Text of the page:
Author and journalist Michael Pollan explains how Michelle Obama's well-intentioned national campaign for healthier food had its legs knocked out from under it by the powerful food and drink industry, which pushed for more of a focus on voluntary agreements and exercise. According to Pollan, the First Lady was also drawn into a long, complicated discussion about making processed food healthier, but as he points out, "Junk is still junk, even if it's less junky."

One of the best segments in the movie is when Couric interviews Lisa Gable, president of the food industry-funded Healthy Weight Commitment Foundation on its much-touted, but unproven, claim that industry has eliminated 1.5 trillion calories from the marketplace. When Couric asks Gable what has been pulled from shelves to eliminate those calories, she gets a series of industry talking points designed to bamboozle, but never an answer. Turns out that the elimination of 1.5 trillion calories won't make much of a dent. It equals a mere 14 fewer calories a day for every adult and child in the U.S.

The film's focus on sugar as the obesity epidemic's nutritional villain is the movie's only weak point. Added sugars in virtually every ultra-processed food (particularly sugary drinks) have certainly contributed mightily to overweight and chronic disease and must be reined in. But so have refined carbohydrates, which also turn to glucose in the body. And portion sizes are now so out of whack (e.g., the large fast-food soft drink of 32 ounces) that over-consumption is the norm. The biggest concern is that, if you give the food industry a singular scapegoat -- such as added sugars -- they'll find a way to manipulate the message, profit off of it, and still sell junk. Junk food will always be filled with empty calories and questionable chemicals, whether it's low-fat, low-carb, low-sodium or low-sugar.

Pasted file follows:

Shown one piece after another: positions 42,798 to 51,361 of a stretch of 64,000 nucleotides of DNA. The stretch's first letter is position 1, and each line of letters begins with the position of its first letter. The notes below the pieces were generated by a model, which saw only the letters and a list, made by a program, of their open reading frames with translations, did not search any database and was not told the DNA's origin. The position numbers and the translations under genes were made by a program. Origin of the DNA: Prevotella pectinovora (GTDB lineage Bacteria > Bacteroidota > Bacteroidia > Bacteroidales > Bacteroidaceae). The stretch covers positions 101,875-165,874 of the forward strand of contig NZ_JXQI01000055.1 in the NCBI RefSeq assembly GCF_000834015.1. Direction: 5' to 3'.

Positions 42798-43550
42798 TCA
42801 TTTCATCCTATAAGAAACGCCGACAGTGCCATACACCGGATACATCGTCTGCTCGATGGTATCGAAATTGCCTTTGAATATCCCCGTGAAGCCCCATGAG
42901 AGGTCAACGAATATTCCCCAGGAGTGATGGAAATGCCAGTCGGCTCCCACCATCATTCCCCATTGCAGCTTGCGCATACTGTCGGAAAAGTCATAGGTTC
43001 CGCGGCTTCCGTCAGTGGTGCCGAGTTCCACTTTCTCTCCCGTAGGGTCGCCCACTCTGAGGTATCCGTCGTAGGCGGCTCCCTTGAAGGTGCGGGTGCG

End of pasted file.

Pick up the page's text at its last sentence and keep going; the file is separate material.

The key to healthy eating is cooking and consuming real food that comes from the field, not the factory, and rejecting industry's ultra-processed junk like the plague. The creators of Fed Up have ensured that message comes through, loud and clear, and the movie will hopefully spark a return to the types of meals our grandmothers used to cook and serve.

Fed Up, which opened on May 9, is a highly entertaining, eye-opening documentary that every American should see. In the movie, U.S. Tom Harkin (D-IA), who has waged a 30-year campaign against obesity and food industry manipulation, admits ruefully that "the deck is stacked against being healthy" in America. He painfully recalls a visit to a preschool, where he found the children sitting in little red-and-white chairs that were labeled with the words "Coca-Cola." When asked how he feels about the food companies he's tried, often unsuccessfully, to regulate during his decades in the Senate, Harkin states what many of us have been thinking for years: "I don't know how they live with themselves."

This first appeared in Food Safety News. Ms. Huehnergarth is on the Advisory Board of 'Fed Up.'